In the case of the superintendent of streets under Mayor Collins in charge of the scandalous Fenway work, his salary was $7,500 a year. His successor, appointed by Mayor Fitzgerald, was a man even less fit for the place.
As to the other cause assigned, namely, our lack of property qualifications in municipal government, if restricting our elective franchise is our only remedy, reformers might well despair and abandon further effort, as there is precious little chance that the franchise can ever be cut down. The fate of Coriolanus in Rome is likely to follow anyone who would undertake his experiment here. Besides, while admitting that the property qualification would probably result in better economy in city administration, if it were established, let me ask two things—first, does history, past and present, show that government by the wealthy is always free from corruption; and second, if we had property representation, would it not adopt this very separation of the expert administrators, as it has done in Germany, as the first and best means of securing good city government ?
So far I have advisedly used the term “chief executive " of a municipality, rather than mayor, because, whether that chief executive be a commission or a mayor alone or a mayor with a politically-selected cabinet, or committees of a city council, whether of one or two chambers, or a combination of several of these, there will still be the need of educated, trained and highly specialized experts, with pretty permanent and somewhat independent tenure, to carry out our numerous municipal undertakings with as little intermingling of politics as is reasonably possible, for the very protection of such future executives as mean well, and the better chance of getting good ones in.
Should our plan be adopted, let me recapitulate some of the objects which would be attained.
(a) Securing for such positions experienced men of high character and training in place of men without the necessary knowl
edge, whose chief bringing up has too frequently Summary of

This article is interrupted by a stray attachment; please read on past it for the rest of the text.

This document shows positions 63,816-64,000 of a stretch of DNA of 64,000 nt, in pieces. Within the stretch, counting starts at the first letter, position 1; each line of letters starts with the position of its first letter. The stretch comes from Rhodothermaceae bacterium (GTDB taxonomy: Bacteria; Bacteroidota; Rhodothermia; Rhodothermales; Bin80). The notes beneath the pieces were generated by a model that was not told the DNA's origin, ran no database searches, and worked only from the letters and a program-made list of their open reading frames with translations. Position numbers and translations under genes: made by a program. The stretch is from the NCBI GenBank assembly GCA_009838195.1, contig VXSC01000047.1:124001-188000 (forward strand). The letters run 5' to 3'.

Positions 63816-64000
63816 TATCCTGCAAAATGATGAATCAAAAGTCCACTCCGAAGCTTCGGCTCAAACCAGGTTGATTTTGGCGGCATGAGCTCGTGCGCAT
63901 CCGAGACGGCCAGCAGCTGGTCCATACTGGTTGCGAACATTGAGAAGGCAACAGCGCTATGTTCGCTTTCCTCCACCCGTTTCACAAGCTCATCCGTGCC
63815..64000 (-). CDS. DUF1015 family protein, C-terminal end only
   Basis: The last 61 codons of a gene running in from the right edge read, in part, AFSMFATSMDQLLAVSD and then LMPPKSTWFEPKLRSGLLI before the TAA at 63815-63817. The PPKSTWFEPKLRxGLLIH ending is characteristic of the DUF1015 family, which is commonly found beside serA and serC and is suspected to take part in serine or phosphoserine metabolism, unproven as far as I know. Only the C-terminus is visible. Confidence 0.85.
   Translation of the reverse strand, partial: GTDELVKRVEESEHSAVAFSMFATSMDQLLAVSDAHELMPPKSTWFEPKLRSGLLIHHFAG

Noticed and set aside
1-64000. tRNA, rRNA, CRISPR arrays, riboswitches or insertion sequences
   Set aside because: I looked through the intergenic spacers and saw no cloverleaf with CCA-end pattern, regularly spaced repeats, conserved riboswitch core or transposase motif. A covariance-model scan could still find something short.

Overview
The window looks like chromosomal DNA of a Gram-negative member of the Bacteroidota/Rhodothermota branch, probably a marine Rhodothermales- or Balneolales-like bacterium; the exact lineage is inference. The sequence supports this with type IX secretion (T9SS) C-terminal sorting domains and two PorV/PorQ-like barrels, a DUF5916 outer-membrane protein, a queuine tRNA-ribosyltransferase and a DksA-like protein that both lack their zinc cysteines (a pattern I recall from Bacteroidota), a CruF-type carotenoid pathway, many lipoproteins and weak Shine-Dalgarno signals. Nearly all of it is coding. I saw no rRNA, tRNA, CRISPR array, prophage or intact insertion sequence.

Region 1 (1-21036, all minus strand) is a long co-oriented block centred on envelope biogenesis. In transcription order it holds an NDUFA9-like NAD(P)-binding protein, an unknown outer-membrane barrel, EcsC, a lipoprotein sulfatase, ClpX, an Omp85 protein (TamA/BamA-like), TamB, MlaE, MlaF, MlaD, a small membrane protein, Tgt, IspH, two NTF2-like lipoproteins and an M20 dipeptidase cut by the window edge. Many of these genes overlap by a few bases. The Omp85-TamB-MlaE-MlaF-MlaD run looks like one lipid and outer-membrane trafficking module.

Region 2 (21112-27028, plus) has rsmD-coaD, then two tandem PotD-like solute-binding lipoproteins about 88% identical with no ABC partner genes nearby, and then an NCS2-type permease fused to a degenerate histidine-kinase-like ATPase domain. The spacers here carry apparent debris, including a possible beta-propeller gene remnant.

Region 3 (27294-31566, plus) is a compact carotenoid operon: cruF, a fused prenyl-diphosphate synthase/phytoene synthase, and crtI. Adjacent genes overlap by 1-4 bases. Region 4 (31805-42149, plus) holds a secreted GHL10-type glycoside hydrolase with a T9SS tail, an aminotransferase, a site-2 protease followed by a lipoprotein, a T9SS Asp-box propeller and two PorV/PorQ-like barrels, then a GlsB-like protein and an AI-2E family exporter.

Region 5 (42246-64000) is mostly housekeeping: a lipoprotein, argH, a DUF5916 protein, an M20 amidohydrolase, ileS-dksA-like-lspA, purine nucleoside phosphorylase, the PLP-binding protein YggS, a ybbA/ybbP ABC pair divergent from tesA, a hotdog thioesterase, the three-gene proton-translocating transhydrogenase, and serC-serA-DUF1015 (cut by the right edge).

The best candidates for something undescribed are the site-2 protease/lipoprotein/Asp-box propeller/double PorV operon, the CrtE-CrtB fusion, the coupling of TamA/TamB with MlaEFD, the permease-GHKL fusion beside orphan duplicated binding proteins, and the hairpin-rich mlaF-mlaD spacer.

been in the saloon and in ward politics. Suggestions
(b) A tenure based on merit and fitness, instead of subserviency to political powers through whose favor the position is held and who demand favors in return.
(c) Heads of departments who believe in the merit system and wish to enforce it, in place of spoilsmen seeking to avoid and break it down, and to circumvent the civil service commission.
(d) Municipal contracts honestly and efficiently made and strictly enforced, in place of contracts so carelessly drawn and carried out as to open opportunities for fraudulent profits to influential contractors.
(e) Clean streets and better security for the public health, such as Col. Waring gave when in charge of the streets of New York.
(f) Economy of being free to get a day's work for a day's pay.
(g) Encouraging engineers and scientific men to take municipal work and keeping them in office, instead of discouraging them with the prospect of political wrangles and turning them out to make room for those of more political influence.
(h) Offering to capable and specially-trained experts a career in municipal work.
(i) A chance of promotion that will attract capable young men for the positions of assistants.
(i) More independent supervision and investigation by the political executive, as the expert administrators are themselves somewhat independent and responsible for their own departments.
(k) A separation of the appropriating from the spending functions.
(1) An accounting that will show the cost of public work done, instead of methods intended to conceal extravagance.
1 The counsel for both new and old finance commissions of Boston, recently stated that $10 are lost by inefficiency to one dollar lost by fraud. (m) Continuity of public works conceived on broad plans for the future, and not makeshift and vacillating policies with reference to temporary political expedients.
(n) More definite fixing of responsibility between the political executive and the expert administrators.
(0) And finally, taking all forms of spoils, both patronage, law enforcement and contracts, out of politics, removing the motives that induce the machine politician to keep his hand on the throttle, and so making it easier to secure good chief executives.
So important is it to create a public sentiment in favor of the separation of the political, or public policy determining executive, from the expert administration, for the mutual benefit of both, that, for the present general purposes, I shall say nothing as to the means by which this separation may be brought about and maintained, for fear of distracting attention from the desired result. If, then, this distinction is correct in theory, and the separation desirable in practise, let us set to work at once to create the necessary public opinion; and if there is reasonable hope of securing the good results set forth in this paper, is it not a cause to arouse all our enthusiasm and inspire our noblest efforts ?